Military spending on this mission – $39 million in today’s dollars during a six-year period in the 1850s – would provide a strong basis for the town’s economy and help it to double its size to 8,000 in the 1860 census, giving it a slim lead over Galveston as Texas’s largest city.
One of the themes of Johnson’s book, however, is that while the military provided a strong basis, a solid floor, for San Antonio’s economy, it also generated something of a ceiling. It made much of the city’s business leaders fat, happy, and uninterested in making the improvements to the city necessary to compete for growth and economic development.
For example, when pioneer businessman Sam Maverick and some other town boosters joined together in 1850 to build a railroad, one of a number of reasons for their failure was opposition from one of San Antonio’s most prosperous economic sectors: the ox cart industry that was raking in profits from the Army. Ironically, it was later the Army that finally forced San Antonio to join Dallas and Houston in getting the railroad.
In 1872, tired of paying upwards of $2 million a year for ox cart transport, Gen. Philip Sheridan recommended that the Army move its depot to Fort Worth to be near the railroad. San Antonio rallied over the objection of much of the competition-fearing business community, and the Army held off its move until the railroad connection was completed in 1877.
Later the military would grow even more with World War I, World War II, and the Cold War. San Antonio’s economy was heavily boosted by the military, including the huge aircraft maintenance and repair operation at Kelly Air Force Base that almost singlehandedly lifted much of the city’s Mexican American population into the middle class.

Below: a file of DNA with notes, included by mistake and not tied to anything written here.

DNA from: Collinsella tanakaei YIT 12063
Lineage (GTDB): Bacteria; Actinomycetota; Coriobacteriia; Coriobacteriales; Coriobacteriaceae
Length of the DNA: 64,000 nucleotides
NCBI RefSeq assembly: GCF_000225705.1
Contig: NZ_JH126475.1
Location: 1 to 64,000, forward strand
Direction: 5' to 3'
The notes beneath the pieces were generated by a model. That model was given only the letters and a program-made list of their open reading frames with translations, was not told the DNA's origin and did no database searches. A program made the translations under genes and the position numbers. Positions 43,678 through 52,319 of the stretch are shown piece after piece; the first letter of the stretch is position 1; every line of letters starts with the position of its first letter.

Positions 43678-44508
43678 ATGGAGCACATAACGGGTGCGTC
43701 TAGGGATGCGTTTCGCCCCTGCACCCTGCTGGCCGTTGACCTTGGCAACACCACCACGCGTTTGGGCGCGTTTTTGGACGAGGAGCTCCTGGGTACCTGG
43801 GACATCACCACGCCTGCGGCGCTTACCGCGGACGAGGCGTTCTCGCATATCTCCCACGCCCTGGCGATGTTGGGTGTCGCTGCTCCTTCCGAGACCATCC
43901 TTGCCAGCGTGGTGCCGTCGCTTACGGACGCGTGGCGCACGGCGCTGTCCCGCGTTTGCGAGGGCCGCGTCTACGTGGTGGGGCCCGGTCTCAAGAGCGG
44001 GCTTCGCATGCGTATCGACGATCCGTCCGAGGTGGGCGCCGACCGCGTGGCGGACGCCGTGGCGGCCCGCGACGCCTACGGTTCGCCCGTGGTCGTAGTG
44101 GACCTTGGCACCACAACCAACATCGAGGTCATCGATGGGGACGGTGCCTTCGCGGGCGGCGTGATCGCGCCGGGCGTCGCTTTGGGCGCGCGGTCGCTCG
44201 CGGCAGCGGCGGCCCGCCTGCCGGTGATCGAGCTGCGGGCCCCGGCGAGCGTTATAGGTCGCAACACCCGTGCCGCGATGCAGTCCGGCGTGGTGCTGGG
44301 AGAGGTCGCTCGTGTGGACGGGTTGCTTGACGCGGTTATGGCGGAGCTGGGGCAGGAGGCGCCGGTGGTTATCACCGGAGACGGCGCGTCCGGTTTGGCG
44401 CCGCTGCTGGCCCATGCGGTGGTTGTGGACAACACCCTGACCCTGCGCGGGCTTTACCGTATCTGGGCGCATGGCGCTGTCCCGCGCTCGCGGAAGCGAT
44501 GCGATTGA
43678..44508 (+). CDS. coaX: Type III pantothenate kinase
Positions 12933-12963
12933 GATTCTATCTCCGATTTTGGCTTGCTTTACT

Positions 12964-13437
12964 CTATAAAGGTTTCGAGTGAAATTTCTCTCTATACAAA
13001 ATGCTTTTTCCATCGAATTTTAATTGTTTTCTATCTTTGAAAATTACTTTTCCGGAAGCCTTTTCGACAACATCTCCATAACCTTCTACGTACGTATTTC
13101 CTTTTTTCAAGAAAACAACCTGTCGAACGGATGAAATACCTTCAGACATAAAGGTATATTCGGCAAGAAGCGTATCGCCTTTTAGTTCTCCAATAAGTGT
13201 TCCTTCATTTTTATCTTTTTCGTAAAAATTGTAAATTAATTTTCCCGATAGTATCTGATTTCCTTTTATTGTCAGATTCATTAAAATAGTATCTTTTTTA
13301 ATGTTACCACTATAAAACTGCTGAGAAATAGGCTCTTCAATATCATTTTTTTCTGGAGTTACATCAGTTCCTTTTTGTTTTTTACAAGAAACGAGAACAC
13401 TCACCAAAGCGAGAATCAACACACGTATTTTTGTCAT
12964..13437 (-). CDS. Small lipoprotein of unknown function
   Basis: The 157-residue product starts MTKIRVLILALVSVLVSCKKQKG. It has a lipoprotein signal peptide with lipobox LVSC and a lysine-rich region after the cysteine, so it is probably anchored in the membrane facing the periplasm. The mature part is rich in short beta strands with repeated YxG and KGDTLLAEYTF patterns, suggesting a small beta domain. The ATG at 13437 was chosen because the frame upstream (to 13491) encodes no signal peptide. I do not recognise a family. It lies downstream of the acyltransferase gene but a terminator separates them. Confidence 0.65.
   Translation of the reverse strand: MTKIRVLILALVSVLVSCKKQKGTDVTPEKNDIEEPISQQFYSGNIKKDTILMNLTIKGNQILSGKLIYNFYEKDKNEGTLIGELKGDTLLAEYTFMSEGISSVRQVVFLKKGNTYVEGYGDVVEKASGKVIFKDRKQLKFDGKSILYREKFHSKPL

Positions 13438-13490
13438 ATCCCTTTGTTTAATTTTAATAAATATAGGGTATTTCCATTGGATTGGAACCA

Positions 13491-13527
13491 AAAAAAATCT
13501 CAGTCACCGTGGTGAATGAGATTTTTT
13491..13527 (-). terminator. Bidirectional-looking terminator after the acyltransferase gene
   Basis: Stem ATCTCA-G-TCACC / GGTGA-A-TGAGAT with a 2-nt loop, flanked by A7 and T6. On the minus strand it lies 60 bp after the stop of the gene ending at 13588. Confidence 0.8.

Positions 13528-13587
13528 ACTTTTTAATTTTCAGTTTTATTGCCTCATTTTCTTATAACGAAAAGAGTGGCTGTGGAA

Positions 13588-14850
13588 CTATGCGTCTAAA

But then came the 1995 and 2005 Base Realignment and Closure Commissions, which stunned San Antonio by closing Kelly and Brooks Air Force Base. City leaders worried that San Antonio would suffer a horrendous blow. But BRACC would end up being a boon to the city. While San Antonio lost thousands of blue collar and civil service jobs, it won thousands of medical jobs as the medical training and much of medical treatment for all military branches were concentrated in San Antonio.
Meanwhile, the National Security Agency quietly built up its second largest installation on San Antonio’s West Side, concentrating on cybersecurity and warfare. And the Air Force located two major cybersecurity wings here, recently combined into the larger 16th Air Force at Joint Base San Antonio-Lackland.
The result is that the military presence in San Antonio is dominated by medicine, technology, and science – by knowledge cultures. Not only do the direct and indirect employees of the military here earn more than $12 billion, much of which goes into the local economy, but the medical and cybersecurity operations have spun off an uncounted number of private-sector companies. It has made the city more entrepreneurial.
It also has led to local universities and even high schools offering programs in cybersecurity. The University of Texas at San Antonio has drawn millions of dollars in grants for that purpose and has become a national leader in the high-wage field.
The new Space Command is likely a long shot, with at least 40 cities competing for it, but it would fit easily into today’s San Antonio military landscape.
This article has been updated to correct that Spain established an early presence in San Antonio, that the war with Mexico occurred under President James K. Polk, and that the former Brooks Air Force Base was recommended for closure in 2005.